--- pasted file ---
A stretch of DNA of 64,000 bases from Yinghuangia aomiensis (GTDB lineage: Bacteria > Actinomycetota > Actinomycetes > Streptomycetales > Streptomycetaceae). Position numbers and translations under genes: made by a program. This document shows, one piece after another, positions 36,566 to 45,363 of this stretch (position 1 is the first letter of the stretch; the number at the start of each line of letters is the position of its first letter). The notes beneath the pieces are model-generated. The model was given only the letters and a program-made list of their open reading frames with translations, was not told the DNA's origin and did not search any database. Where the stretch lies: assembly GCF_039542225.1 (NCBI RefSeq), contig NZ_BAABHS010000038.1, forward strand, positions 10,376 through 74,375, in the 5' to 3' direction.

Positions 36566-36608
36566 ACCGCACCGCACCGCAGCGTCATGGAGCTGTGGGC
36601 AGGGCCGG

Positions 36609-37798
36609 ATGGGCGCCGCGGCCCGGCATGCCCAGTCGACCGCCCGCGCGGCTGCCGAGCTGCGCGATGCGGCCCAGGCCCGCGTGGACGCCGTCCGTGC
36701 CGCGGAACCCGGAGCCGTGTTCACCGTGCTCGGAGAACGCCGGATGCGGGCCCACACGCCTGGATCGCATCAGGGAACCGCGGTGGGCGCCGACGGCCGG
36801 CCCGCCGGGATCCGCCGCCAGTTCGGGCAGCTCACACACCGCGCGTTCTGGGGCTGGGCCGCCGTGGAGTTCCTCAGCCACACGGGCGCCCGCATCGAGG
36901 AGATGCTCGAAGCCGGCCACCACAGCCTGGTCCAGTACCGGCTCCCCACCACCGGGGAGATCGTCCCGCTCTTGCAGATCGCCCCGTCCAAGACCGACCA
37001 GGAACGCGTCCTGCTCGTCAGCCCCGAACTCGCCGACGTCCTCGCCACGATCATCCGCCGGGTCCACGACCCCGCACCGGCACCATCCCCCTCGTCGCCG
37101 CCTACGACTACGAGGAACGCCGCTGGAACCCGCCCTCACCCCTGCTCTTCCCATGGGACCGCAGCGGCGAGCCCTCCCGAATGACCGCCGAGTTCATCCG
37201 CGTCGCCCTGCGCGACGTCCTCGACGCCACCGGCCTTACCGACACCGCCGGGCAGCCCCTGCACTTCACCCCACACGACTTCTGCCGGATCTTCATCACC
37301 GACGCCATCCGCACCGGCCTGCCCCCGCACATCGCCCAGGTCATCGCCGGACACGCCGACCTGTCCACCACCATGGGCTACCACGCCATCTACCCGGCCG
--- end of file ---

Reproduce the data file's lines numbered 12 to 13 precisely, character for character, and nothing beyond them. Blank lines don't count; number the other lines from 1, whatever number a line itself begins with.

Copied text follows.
37201 CGTCGCCCTGCGCGACGTCCTCGACGCCACCGGCCTTACCGACACCGCCGGGCAGCCCCTGCACTTCACCCCACACGACTTCTGCCGGATCTTCATCACC
37301 GACGCCATCCGCACCGGCCTGCCCCCGCACATCGCCCAGGTCATCGCCGGACACGCCGACCTGTCCACCACCATGGGCTACCACGCCATCTACCCGGCCG